Top 1% Snared Most Income Gains in 2010

March 6, 2012
By

Emmanuel Saez of the University of California at Berkeley is the go-to guy for data on income inequality, and a guru for the Occupy Wall Street movement. His latest parsing of the recently released 2010 data shows that the top one percent of households are once again riding high. That small group took home 93 percent of all of society’s income gains in 2010, the first full year of the so-called economic recovery.

His explanation is simple. Rising corporate profits led to more dividends and more capital gains, while wage and salary income grew modestly. Though the “average” family saw income rise by 2.3 percent in 2010, the top 1 percent of families saw their income grow by 11.6 percent while the bottom 99 percent saw their incomes grow by only 0.2 percent, he noted in his latest paper, “Striking it Richer: The Evolution of Top Incomes in the United States.”

“Such an uneven recovery can help explain the recent public demonstrations against inequality,” he wrote. “It is likely that this uneven recovery has continued in 2011 as the stock market has continued to recover.”

Since a larger share of national income today is derived from passive activity (dividends, interest and capital gains) than ever before in American history, returns from passive activity (sometimes referred to as unearned income) have become a big determinant of whether income inequality rises or falls. Capital gains, which disproportionately go to the well-off, fell to less than one-third of its pre-crash levels between 2007 and 2009, and the top ten percent’s share of total national income fell right along with it – from  49.7 percent to 46.5 percent.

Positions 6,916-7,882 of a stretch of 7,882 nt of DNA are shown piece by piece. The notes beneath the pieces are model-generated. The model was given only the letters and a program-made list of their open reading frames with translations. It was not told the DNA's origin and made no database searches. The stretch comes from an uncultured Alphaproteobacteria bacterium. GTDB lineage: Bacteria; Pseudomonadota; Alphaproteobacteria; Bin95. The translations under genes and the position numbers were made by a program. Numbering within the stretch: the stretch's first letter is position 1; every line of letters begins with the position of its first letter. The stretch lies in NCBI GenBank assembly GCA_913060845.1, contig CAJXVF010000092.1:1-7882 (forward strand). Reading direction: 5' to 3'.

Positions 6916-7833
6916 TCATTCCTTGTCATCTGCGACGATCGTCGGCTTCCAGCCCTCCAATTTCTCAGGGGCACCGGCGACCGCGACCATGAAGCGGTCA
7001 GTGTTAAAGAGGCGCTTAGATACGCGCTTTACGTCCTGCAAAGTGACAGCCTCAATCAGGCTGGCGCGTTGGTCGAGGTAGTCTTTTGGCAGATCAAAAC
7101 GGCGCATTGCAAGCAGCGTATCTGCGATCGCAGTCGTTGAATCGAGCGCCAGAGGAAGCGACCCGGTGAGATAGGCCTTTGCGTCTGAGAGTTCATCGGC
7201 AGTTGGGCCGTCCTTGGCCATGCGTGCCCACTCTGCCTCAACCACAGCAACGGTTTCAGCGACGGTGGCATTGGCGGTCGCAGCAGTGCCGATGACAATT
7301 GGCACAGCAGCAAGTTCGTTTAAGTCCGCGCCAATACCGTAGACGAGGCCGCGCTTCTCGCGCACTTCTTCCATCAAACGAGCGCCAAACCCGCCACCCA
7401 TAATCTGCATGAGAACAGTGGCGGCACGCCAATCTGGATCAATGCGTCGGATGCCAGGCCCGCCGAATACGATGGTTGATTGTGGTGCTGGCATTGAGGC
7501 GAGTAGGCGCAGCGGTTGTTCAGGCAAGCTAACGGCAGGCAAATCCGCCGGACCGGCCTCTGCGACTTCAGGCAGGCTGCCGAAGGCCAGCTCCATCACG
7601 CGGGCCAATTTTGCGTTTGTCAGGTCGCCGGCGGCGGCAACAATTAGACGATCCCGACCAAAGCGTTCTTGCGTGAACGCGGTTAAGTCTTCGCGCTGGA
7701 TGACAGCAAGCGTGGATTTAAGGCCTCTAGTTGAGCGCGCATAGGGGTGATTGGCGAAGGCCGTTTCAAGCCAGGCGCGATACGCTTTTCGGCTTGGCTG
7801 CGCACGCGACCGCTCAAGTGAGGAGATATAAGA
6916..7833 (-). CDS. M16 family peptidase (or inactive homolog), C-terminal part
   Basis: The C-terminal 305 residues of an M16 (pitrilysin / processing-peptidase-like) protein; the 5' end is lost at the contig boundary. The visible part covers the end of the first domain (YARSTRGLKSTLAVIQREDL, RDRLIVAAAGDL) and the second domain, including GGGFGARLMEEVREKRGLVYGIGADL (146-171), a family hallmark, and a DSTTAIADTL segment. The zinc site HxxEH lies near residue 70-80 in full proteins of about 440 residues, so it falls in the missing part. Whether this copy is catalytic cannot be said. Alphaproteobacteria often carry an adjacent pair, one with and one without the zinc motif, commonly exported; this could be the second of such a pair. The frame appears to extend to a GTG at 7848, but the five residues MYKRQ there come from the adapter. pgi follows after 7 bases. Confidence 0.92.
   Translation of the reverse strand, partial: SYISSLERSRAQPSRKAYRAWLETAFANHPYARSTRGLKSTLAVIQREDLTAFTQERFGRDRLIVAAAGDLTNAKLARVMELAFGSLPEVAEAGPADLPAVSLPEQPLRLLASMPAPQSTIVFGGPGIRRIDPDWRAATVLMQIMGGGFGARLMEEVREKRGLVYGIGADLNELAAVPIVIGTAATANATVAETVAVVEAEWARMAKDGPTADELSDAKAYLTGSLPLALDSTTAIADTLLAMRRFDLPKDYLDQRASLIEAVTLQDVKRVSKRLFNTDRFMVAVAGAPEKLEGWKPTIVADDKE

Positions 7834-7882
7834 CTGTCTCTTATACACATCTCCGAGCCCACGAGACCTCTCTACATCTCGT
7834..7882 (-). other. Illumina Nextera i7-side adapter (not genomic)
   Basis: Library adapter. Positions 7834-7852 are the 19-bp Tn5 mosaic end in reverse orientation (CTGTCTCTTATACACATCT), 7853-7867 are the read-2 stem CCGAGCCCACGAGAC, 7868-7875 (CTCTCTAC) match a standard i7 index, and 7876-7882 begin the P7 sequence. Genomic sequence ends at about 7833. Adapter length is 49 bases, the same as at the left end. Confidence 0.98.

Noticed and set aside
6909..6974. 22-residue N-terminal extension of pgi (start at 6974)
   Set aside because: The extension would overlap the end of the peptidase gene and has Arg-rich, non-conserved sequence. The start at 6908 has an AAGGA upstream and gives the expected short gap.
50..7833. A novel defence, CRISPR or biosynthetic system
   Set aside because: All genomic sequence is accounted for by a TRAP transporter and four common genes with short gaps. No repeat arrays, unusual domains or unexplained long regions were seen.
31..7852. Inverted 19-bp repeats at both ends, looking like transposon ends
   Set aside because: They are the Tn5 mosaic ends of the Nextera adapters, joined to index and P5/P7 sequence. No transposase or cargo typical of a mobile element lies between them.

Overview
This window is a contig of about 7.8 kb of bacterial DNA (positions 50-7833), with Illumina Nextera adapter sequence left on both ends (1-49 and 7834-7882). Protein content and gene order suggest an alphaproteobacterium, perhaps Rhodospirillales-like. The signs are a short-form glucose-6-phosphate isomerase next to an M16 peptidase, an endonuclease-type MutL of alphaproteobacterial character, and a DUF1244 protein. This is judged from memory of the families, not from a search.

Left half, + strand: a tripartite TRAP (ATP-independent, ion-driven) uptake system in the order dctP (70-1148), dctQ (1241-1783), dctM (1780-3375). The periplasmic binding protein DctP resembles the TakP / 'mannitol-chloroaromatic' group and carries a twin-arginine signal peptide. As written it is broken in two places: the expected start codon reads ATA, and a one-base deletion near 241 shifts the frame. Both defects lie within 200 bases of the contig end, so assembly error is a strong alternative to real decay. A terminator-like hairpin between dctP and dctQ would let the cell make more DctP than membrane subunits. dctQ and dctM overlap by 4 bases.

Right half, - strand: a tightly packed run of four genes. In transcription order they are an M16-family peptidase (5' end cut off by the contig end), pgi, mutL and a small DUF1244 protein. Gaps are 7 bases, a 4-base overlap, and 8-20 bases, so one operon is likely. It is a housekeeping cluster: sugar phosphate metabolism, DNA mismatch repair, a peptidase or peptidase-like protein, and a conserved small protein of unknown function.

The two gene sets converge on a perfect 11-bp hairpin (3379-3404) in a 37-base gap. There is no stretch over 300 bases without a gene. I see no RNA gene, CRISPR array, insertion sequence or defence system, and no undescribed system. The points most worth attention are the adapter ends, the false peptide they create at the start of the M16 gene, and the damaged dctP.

In other words, the Great Recession reduced income inequality. Now the market’s rebounding, so is income inequality.

Only policy changes can change the dynamic, Saez claims. “Falls in income concentration due to economic downturns are temporary unless drastic regulation and tax policy changes are implemented and prevent income concentration from bouncing back,” he wrote. “Such policy changes took place after the Great Depression during the New Deal and permanently reduced income concentration until the 1970s. In contrast, recent downturns, such as the 2001 recession, lead to only very temporary drops in income concentration,” he noted.

The professor is rewriting history a bit. Passive income from dividends and capital gains were a much smaller share of national income during the Depression and the post-war boom years. And it wasn’t just tax and regulatory policies that changed income distribution in that era.

Just as important was the fact that the workforce became nearly one-third unionized during the Depression, a tumultuous era marked by sit-down strikes, popular support for unionization drives and mass demonstrations by the unemployed. From the 1940s through 1960s with the economy booming, unions became an institutional force for a fairer distribution of income, often won after long and bitter strikes. They largely succeeded in their quest.

Today, unions have largely disappeared from the private sector, and so has a fairer distribution of income.

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